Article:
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August 1st, 2008


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02:15 am - Musings on Changes in SF literature
When I was a child and teen (way back in the 1970s), I read truly vast amounts of SF. Most of these novels were around 150-250 pages long, and I could easily read them in a few hours. Regardless of whether they were by John Brunner, Ursula K. LeGuin, Robert Silverberg, or Andre Norton, I read then exceptionally swiftly, easily reading a book an evening. For the past 15-20 years or so, I haven't been able to read books nearly that fast. For a while I simply thought I read books more slowly, but in the past few years I've been reading more older SF again, including books that I haven't previously read, and I find that I can read books from this era as rapidly now as I could 30 years ago.

Part of the reason is obviously that (in part due to the availability of word processing technology) novels are now significantly longer, with a typical SF novel being more like 300-350 pages now, and some weighty tomes being considerably longer. However, I've also noticed that it often takes me twice as long to read a 300 page modern novel than 250 page novel written in 1970, so length is clearly only part of the issue. Is standard SF writing that much more complex now, are the common fonts or font sizes slightly different now, so that there are more words per page (which doesn't seem at all true from a brief scan of half a dozen novels I have lying around from the 1960s & 70s and a similar number of novels from the late 90s to 00s), or is it simply that I read books of the style and type that I grew up with faster than more recent works?

Has anyone else experienced this difference in reading speed? Does anyone have an explanation for it?

On a vaguely related note, I am once again struck by the fact that up until the early 1980s, it was possible to be a general SF fan, in the sense that you could easily keep up with all major novels being published while also reading enough short stories in the magazines to know who the upcoming new authors were. For at least the past 25 years, SF publishing has grown at a tremendous rate, and has also become separate from fantasy publishing so that now there is no possible way that anyone who did not spend almost all of their time reading could keep up with SF in the same way that a serious but not monomaniacal fan could 35 years ago. The genre has splintered, sub-divided, and separated and so my internal assumptions about SF as a whole have been rendered nothing more than historical curiosities. This is made even more true in my own case, because I have always been interested in speculative fiction from the 1920s & 30s. It was relatively easy for me to read a significant percentage of the non-horrible works written back then and thus gain a very firm grounding in what 1930s SF was like. It's far more difficult to describe what 2000s or 1990s SF is like, since (in comparison) the field is so broad and so large.
Current Mood: contemplativecontemplative

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From:bruceb
Date:August 1st, 2008 09:39 am (UTC)
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Some of this is aging and affects readers of any genre when it comes to stories that have anything significant in the way of allusions, imagery that reaches outside the immediate context, and so long. The older we get, the more associations we have on call, and the more work our memory and mind are doing as we read. As true of mysteries, history, and espionage stories as of sf/f/h. Someone ten years younger than you would probably read what you or I do significantly faster than we do.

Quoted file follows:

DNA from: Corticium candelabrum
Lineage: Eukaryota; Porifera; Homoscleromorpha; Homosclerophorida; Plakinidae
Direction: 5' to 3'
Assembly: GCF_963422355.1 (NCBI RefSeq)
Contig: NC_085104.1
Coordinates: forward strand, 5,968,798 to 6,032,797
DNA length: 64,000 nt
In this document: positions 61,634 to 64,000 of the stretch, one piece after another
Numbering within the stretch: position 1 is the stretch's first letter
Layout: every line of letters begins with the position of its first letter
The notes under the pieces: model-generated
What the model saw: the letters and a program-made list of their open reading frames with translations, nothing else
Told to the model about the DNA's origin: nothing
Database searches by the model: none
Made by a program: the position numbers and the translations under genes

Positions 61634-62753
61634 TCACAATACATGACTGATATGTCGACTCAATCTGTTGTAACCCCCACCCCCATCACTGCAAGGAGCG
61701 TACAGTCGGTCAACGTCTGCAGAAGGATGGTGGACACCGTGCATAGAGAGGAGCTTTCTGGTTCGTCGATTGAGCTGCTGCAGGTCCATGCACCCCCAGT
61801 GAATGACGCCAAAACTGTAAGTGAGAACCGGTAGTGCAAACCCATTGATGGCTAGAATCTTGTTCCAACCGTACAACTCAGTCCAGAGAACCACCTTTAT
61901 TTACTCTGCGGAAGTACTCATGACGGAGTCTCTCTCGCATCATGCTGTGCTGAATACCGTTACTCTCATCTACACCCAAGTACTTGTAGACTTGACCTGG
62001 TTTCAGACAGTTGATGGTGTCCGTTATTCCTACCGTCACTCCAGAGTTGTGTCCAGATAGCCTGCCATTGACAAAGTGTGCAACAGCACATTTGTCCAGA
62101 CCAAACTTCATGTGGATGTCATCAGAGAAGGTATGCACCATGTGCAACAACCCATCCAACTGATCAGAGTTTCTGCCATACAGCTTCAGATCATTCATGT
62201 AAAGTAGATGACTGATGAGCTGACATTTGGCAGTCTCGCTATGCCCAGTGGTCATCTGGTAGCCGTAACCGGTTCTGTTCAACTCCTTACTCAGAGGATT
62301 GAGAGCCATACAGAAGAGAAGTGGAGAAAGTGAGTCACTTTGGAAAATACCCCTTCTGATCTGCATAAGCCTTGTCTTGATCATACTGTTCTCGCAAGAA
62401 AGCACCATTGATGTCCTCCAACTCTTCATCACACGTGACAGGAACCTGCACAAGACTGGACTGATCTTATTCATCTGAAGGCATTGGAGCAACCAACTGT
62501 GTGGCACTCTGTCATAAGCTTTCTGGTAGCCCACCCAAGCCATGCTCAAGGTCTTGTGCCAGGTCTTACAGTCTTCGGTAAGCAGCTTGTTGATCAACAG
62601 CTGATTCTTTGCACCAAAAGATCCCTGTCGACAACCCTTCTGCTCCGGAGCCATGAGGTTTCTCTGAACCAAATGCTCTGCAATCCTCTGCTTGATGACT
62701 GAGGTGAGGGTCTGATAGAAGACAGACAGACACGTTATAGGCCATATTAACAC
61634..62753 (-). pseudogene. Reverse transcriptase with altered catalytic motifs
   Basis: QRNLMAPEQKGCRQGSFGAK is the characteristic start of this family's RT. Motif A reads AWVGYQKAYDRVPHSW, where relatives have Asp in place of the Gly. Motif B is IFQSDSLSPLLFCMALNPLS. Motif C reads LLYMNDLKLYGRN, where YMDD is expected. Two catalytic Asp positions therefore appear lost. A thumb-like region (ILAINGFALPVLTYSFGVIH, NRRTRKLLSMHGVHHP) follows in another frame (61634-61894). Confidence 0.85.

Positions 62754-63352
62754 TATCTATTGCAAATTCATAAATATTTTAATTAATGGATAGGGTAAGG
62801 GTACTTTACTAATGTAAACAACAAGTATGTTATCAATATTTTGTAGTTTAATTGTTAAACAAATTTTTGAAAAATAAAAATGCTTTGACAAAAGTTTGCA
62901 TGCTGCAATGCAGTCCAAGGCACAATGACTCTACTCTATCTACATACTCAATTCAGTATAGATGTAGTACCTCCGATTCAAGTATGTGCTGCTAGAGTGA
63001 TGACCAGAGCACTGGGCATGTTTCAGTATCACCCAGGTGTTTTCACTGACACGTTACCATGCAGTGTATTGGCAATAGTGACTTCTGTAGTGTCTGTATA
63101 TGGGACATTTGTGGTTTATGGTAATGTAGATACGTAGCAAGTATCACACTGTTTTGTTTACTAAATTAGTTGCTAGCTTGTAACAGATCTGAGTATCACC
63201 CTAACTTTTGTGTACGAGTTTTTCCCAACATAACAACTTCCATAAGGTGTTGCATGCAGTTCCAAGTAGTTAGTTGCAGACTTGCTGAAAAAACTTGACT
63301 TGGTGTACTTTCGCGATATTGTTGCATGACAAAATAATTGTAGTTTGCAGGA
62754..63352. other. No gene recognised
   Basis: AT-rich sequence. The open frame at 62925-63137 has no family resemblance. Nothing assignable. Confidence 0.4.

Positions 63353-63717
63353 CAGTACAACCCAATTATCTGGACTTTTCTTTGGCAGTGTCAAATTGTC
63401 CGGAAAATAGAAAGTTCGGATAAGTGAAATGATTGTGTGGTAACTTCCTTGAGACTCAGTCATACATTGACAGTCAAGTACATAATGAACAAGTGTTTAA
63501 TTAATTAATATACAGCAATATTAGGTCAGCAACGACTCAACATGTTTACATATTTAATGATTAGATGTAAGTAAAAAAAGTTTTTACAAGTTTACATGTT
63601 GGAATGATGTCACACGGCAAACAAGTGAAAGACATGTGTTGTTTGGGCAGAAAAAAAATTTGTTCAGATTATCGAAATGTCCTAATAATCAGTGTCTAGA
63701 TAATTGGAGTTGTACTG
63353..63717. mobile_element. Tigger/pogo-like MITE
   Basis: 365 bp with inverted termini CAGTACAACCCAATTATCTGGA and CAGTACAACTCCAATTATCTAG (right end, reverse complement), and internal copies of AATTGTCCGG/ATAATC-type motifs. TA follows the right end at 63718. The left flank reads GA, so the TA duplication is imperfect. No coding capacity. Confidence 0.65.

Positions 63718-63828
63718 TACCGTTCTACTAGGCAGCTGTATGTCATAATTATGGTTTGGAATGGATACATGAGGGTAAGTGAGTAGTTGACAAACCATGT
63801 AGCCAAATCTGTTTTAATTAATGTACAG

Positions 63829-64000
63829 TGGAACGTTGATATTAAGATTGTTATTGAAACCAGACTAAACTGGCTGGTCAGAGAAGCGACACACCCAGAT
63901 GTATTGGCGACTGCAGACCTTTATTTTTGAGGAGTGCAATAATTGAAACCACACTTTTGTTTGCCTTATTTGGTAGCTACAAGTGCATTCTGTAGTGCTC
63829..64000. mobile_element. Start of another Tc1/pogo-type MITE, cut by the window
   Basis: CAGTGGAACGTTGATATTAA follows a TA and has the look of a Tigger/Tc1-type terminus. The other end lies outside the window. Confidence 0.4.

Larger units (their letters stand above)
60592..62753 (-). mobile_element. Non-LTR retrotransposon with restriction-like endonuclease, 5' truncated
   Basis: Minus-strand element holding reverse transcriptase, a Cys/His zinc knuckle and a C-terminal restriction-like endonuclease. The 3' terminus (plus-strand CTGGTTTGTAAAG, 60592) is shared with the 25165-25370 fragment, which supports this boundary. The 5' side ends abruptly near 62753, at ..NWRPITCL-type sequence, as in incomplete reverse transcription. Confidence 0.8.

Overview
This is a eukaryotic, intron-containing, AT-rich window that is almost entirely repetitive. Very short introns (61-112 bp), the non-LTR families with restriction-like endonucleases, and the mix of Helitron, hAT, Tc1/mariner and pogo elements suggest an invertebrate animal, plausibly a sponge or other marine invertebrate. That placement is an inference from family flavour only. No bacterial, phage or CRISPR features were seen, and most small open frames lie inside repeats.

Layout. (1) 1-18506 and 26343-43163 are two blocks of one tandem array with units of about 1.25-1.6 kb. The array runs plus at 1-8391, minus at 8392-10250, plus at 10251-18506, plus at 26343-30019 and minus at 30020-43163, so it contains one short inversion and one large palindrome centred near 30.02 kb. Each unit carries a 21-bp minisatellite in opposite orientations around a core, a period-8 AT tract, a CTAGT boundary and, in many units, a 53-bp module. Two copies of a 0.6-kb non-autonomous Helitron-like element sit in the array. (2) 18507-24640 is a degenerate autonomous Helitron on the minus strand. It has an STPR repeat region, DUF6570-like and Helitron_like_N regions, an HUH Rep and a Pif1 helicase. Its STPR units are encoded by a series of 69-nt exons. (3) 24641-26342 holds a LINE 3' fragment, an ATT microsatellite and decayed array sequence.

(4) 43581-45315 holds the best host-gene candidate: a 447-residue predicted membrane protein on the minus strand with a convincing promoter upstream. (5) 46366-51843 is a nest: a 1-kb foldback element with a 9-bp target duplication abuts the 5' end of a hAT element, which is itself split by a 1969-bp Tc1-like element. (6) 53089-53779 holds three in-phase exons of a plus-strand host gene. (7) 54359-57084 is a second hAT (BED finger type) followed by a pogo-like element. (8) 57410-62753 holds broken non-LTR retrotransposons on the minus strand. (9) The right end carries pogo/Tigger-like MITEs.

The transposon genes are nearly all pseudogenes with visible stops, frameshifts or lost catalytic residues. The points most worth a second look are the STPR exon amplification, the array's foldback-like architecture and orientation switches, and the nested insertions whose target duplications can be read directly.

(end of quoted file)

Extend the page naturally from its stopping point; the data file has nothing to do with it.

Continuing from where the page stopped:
It's still possible to have quite good sense of where the field has just been if you read the annual anthologies edited by Dozois, Datlow and Wendling, and Hartwell. (Jones as well if you want to keep up with horror, but last I checked that wasn't such a priority for you. :) )

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From:heron61
Date:August 1st, 2008 09:45 am (UTC)
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Someone ten years younger than you would probably read what you or I do significantly faster than we do.

That's almost certainly true, but I can still fly through a John Brunner or Robert Silverberg novel from the late 1960s (and that I had not previously read) in a couple of hours, while reading an Alastair Reynolds or Kage Baker novel written this year requires considerably more time per page, and that's the differential that seriously puzzles me.
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From:heronheart
Date:August 1st, 2008 04:24 pm (UTC)
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It may be that a previously unread Brunner or Silverburg novel is still using metaphors and tropes which you are already familiar with while a Kage Baker novel is using metaphors, tropes, and idioms which you are less familiar with and which therefore require more time to "decode".
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From:werekat
Date:August 1st, 2008 09:41 am (UTC)
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I've thought about this, myself, as I've encountered this same difference. I believe that the main idea is in the sin of wordiness that many never authors seem to possess. I remember re-reading Zelyazny once (Jack of the Shadows, I think it was), right after a Lackey novel. I was struck by the sparsity of his descriptions. He provided only the bare minimum. The old joke "Aragorn had no pants because they were never described" - could be applied in full. And yet it was enough, more than enough.

The tempo was different, as well. Many of these older books could be seen now as sketch-like. Much quicker and much lighter, all in all.

I'm not sure about the technical sides of publishing - things like letter size - but that gets checked easily: if one looks at more recent editions of older books. I find that in Russian SF and fantasy we do have this problem: the publishing quality is significantly lower than it was in the Soviet Union (the old schools mostly fell apart, and there aren't any new schools of publishing yet, as far as I'm aware of) - and books really are that much more difficult to read. The eyes get tired after a few dozen pages, and, of course, it's "the author's fault for writing badly".